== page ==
I believe that we would not have memory without painful or frightening events. They leave a trace, but the CAUSE of the trace is the organism experiencing the event, not the event itself. There is a decision of sorts to keep a recording of what happened.

Calling it a reasoning would be too kind, but there is some kind of computation or calculation going on. It takes the form of this insane syllogism:

– Something bad happened — a threat to survival.

– Information regarding survival and possible threats to it is valuable.

– Therefore what happened is valuable and must be held on to.

Hence: bad = good.

That level of "thinking" operates only in dichotomies: survival vs. death, good vs. bad, hold vs. let go. When it is used to strategize the future, its lack of sophistication quickly becomes apparent: bad = good.

This could be called cellular thinking, but when traumatic or life-threatening events occur, it can easily take over complex organisms such as human beings. L. Ron Hubbard, an often underrated author, describes it in detail in his theory of engrams and the reactive mind.

How does this relate to my life? This primordial irrational decision — holding on to the worst occurrences in my history as if they were my most precious treasures — is the foundation of ego. It is the grain of sand around which I build the pearl of my personality.

Borrowing from another vocabulary, it is also the Fall of Man. From it, I get the awareness of a moment that isn't Now. I get the possibility of something that isn't I. I get remembering the past, projecting into the future, fearing, hoping, strategizing, comparing, preferring this experience to that one, and all the infinitely seductive shades of fallenness.

The crazy core of it is: I MUST remember it BECAUSE it was terrifying or excruciating.

Collectively, this holding on to traumas aggregates into cultural traits: we are the people and they're not, this must never happen again (incest, murder, shitting where we drink, etc.), and so on.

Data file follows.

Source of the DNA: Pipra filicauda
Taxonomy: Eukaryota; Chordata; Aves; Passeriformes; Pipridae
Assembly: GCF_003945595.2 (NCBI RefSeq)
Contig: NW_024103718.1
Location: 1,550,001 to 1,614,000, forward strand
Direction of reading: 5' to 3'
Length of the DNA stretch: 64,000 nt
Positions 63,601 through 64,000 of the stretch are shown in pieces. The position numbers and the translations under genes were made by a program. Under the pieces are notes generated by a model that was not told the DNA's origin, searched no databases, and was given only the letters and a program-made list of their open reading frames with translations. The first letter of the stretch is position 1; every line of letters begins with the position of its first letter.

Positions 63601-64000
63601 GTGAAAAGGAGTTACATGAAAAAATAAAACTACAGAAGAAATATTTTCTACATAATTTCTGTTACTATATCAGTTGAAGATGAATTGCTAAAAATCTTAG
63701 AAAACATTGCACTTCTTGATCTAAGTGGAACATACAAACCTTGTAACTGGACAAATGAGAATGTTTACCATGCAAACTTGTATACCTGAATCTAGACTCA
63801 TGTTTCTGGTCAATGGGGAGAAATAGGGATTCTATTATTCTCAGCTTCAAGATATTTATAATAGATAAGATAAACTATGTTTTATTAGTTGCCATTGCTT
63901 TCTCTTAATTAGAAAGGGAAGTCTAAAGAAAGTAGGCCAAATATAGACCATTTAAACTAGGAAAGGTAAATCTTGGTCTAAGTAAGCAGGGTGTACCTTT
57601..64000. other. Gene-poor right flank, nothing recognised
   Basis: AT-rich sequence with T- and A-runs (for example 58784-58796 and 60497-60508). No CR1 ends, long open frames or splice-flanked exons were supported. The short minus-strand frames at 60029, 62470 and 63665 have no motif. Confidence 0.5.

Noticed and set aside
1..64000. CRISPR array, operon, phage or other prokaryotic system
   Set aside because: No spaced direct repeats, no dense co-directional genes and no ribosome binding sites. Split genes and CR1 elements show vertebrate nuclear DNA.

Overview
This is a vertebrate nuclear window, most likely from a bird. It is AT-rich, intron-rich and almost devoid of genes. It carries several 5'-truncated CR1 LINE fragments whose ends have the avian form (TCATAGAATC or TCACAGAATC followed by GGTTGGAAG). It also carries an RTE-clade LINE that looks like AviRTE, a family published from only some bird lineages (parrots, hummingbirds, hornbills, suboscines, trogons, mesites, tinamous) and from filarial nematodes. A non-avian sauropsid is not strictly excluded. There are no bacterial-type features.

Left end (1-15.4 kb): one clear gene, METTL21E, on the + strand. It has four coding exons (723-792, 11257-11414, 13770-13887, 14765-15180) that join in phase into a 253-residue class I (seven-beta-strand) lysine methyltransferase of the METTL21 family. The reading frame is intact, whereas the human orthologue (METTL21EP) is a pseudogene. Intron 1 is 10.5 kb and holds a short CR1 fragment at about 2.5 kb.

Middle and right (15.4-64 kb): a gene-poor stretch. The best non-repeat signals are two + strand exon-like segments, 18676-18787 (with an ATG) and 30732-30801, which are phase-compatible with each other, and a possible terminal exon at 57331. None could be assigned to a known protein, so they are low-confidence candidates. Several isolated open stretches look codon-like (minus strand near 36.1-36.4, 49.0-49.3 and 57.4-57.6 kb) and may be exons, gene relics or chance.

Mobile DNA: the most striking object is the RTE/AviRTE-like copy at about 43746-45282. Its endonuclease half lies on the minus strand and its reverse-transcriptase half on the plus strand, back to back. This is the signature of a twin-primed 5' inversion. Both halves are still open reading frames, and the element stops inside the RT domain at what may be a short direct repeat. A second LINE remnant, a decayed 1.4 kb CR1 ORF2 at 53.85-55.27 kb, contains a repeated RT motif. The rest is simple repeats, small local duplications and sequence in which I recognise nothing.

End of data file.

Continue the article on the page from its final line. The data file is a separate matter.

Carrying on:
Initiation of the young is a staged reenactment of those remembered threats to survival as a condition of membership in the community.

Propitiatory religion soon derives from those collective traits. Then we get cultures, traditions, mythologies. And none of it calls upon a more refined intelligence than that of a circuit breaker nor involves the ability to choose deliberately.

From noticing the absurdity of the "original sin" comes the possibility of expanding the notion of forgiveness beyond the context of interpersonal grudges. There could be a cellular forgiveness, so to speak. I could reverse the effects of recorded pain, both personal and genetically inherited. In a sense, it would be the first and original deliberate act, the only CHOICE worthy of that name, since all other human behaviors are tainted with reactiveness, whether I like it or not. It would be the act of un-making myself a machine.

Perhaps that is what the one they call Gautama the Buddha called waking up.

Perhaps that is what the one they call Jesus the Christ was attempting — undoing the conditioning, forgiving all of humankind for all of it, moment by moment by moment, until others begin doing the same and it spreads, and at one point historical time ceases to exist and there we are, back in Eden.

Collectively, we have reached a point in history where this level of understanding is no longer a luxury. The layers of pain and negative emotions that we unconsciously act out are now so thick as to threaten the continuation of the experiment. Waking up is not just for the spiritual elite any more. Communities like Reality Sandwich play an important role in this crisis/opportunity. They open up spaces in which possibility is given priority over what has happened in the past, "the way things always go" and what "everybody knows."

I find the idea of radical forgiveness useful as a mantra to carry along my day. It can be focused on situations that are more subtle than what we usually call grudges: impatience, resignation about "the way it is," assuming that the person on the other side of the counter is not interested in touching my soul, etc.

Here is the ending of a hymn from the Santo Daime religion:

Na batalha quem mas corta

È a espada do perdão.

In the [spiritual] battle, the sharpest weapon is the sword of forgiveness.


Image by visionshare, courtesy of Creative Commons license.